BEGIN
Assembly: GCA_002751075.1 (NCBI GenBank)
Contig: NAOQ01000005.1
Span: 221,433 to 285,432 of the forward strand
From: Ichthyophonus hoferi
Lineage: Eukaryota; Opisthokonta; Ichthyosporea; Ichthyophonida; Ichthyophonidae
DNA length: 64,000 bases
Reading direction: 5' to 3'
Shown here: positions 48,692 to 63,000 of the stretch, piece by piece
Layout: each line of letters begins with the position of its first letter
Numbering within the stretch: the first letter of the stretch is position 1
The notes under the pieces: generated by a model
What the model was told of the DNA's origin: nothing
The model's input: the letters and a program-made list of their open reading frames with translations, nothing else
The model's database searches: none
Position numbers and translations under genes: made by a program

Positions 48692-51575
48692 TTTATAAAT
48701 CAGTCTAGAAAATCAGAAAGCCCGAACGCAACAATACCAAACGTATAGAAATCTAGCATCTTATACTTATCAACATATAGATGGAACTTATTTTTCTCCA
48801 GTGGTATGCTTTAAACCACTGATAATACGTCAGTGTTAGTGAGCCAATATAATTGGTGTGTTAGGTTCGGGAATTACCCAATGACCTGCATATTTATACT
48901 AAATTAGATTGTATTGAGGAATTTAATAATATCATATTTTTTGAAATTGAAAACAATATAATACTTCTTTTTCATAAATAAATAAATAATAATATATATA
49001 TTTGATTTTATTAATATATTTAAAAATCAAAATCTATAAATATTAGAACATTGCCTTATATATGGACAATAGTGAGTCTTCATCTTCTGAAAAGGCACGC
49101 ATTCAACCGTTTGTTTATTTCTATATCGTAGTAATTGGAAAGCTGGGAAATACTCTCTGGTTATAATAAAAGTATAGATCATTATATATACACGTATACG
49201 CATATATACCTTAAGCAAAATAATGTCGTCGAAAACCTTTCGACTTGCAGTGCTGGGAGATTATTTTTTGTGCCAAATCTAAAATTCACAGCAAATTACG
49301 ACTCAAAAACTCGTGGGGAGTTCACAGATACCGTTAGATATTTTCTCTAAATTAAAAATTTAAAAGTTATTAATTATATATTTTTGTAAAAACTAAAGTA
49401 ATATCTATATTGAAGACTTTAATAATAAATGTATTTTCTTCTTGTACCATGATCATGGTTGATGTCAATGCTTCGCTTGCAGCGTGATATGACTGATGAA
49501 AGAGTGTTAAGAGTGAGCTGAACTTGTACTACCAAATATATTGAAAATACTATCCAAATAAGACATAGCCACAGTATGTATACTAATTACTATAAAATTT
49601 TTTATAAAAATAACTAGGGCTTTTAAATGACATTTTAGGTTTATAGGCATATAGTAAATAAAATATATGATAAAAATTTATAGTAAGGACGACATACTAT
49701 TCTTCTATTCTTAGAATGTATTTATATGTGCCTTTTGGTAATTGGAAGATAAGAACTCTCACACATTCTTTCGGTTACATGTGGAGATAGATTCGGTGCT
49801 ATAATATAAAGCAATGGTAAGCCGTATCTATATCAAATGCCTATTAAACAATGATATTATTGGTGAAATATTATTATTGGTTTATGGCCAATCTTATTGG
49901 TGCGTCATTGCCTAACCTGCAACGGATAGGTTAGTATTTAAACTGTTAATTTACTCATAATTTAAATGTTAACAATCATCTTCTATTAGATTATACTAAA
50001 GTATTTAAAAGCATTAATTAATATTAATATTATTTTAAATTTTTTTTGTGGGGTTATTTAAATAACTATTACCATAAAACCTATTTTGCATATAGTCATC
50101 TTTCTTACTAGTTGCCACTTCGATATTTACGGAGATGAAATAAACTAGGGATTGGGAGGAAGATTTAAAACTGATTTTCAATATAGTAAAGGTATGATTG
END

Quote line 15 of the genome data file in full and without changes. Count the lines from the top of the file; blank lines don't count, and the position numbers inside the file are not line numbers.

Position numbers and translations under genes: made by a program